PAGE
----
Monthly Archives: September 2011

Is Post-Menopausal Estrogen Therapy (HRT) Ready for a Come Back? Part 1


Once a common solution for the Miseries of Menopause, hormone replacement therapy (HRT) with estrogen was abandoned almost overnight in 2002 with the publication of the Women’s Health Initiative (WHI) results. The WHI did not dispute the fact that HRT is the best method of reversing post-menopausal symptoms such as hot flashes and insomnia but it did overturn some cherished beliefs as far as women’s heart health is concerned.
Women have a much lower risk of heart attack then men until they reach menopause. At menopause when the ovaries stop making estrogen the risk of heart attack climbs rapidly until it equals that of men. Common sense suggests that if losing estrogen causes increased heart attack risk then replacing the estrogen should prevent this. What the WHI appears to show is that HRT does not protect women from heart disease, but may actually increase the risk above the normal post-menopausal risk. Worse yet is the WHI conclusion that HRT increases the risk of breast cancer and of blood clot complications (thromboembolic disease). It is no wonder that in 2002 HRT took its place with smoking as the scourge of womens’ health.
Since that time scientists have reevaluated the WHI data and more work on HRT risk versus benefit has been done. What is evolving from this reassessment is that the use of progesterone in the WHI participants and the time from onset of menopause until the time HRT was started, both play important roles in how often women developed heart disease or cancer. Additionally, a new class of drugs when use together with HRT may block the cancer risks associated with HRT. In Part 2 of this article I will be covering these aspects. Stay tuned!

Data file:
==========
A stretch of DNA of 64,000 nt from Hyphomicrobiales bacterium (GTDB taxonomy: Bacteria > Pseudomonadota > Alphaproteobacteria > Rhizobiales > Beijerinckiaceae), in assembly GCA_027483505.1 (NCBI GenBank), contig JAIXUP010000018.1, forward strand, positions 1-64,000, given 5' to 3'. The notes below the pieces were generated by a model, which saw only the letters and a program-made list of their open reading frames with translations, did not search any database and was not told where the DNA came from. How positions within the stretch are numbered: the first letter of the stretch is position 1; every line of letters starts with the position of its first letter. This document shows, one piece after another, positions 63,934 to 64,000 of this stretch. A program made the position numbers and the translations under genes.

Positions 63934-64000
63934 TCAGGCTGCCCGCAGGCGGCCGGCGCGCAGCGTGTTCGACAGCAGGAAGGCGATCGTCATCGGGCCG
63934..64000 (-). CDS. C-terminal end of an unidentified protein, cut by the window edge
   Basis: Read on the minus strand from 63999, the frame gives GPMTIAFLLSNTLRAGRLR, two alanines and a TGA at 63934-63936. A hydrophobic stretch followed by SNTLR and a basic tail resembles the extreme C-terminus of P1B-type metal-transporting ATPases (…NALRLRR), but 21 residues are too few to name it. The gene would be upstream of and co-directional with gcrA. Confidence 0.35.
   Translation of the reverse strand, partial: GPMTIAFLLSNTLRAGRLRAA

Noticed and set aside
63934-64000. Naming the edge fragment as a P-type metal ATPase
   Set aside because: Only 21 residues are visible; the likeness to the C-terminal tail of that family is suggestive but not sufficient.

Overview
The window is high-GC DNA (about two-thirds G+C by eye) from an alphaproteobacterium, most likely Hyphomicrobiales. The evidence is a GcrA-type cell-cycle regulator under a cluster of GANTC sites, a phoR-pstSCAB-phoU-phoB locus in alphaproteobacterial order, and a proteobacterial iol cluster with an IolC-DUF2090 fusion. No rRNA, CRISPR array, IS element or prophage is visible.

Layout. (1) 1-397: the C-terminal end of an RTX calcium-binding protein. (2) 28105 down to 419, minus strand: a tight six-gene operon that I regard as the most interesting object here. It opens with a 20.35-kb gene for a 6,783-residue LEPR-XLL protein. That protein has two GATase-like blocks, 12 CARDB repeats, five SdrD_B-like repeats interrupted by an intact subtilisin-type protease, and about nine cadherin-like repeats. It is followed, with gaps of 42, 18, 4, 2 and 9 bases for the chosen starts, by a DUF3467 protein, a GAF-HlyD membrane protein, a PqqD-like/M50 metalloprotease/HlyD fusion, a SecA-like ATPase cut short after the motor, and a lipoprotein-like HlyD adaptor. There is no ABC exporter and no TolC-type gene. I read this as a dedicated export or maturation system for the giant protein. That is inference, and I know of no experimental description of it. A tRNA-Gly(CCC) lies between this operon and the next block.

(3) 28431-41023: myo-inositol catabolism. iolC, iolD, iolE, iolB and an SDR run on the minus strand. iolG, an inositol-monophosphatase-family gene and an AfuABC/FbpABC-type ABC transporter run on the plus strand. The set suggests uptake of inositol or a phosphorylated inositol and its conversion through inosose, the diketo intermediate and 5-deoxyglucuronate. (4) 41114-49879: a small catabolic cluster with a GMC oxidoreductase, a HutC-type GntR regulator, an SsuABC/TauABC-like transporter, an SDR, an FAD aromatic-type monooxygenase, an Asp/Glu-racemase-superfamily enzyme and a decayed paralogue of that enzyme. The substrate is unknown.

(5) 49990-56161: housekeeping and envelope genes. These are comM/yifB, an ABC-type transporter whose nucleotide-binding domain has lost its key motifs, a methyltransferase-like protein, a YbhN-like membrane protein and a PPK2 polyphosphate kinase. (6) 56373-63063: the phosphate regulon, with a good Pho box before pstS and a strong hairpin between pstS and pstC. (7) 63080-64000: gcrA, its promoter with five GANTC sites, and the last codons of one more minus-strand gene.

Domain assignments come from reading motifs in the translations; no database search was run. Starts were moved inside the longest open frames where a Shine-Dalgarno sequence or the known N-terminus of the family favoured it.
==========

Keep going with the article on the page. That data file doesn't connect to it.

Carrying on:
Gary Pepper, M.D.
Editor-in- Chief, metabolism.com

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Boyfriend Has Low Testosterone. What Can Lu Do?


Lu posts these concerns to Metabolism.com

My boyfriend is in his early 40′s and has been taking testosterone therapy. Instead of his levels increasing, they have decreased…his total is now in the single digits. He takes very good care of himself as he is a fitness trainer and body builder (takes vitamins, etc.). Obviously, with his total level being in the single digits, he has all the “symptoms” of low-T and is frustrated that the therapy is having a reverse reaction. He also suffers from Migraines and has recently been in a car accident that he suffered brain trauma in. I’m wondering if there could be a connection between the trauma and low-T or lower T. Any advice or direction you can head us in would be much appreciated.

In reply Dr. Pepper writes:

Hi Lu

You can’t pour water into a cup and wind up with less water in the cup then what you put in. Likewise, if someone takes testosterone supplement they will have more testosterone in their body then they started with. However, some things can influence the blood levels so one person will have higher or lower levels then someone else taking an identical dose. I have seen a wide variation in how testosterone gels are absorbed through the skin. These products include Androgel, Androderm, Testim, Axilron and Fortesa. One person may not see much of an increase in blood levels of testosterone on one of these gels while another will see levels zoom up to a 1000. Absorption of testosterone that is injected with a needle is less variable. Levels go very high in the first few days after the the injection but after 2 or 3 weeks levels will be low again. Here’s an important point. Since testosterone replacement turns off the body’s production of testosterone, if you stop taking replacement your body will not be making testosterone for weeks to months after resulting in very low levels on blood tests. People who abuse testosterone know this and will have the doctor check their testosterone level a month or two after their last dose, so the doctor will see the low levels and give them a prescription for more medication.

Can head trauma effect the testosterone level? For that to occur the pituitary gland would have to be damaged and that will often be associated with other obvious brain damage. In children less severe trauma can hurt the pituitary.

Hope some of this information is helpful in trying to figure out what is going on with your boyfriend. Good luck.

Gary Pepper, Editor-in-Chief, Metabolism.com

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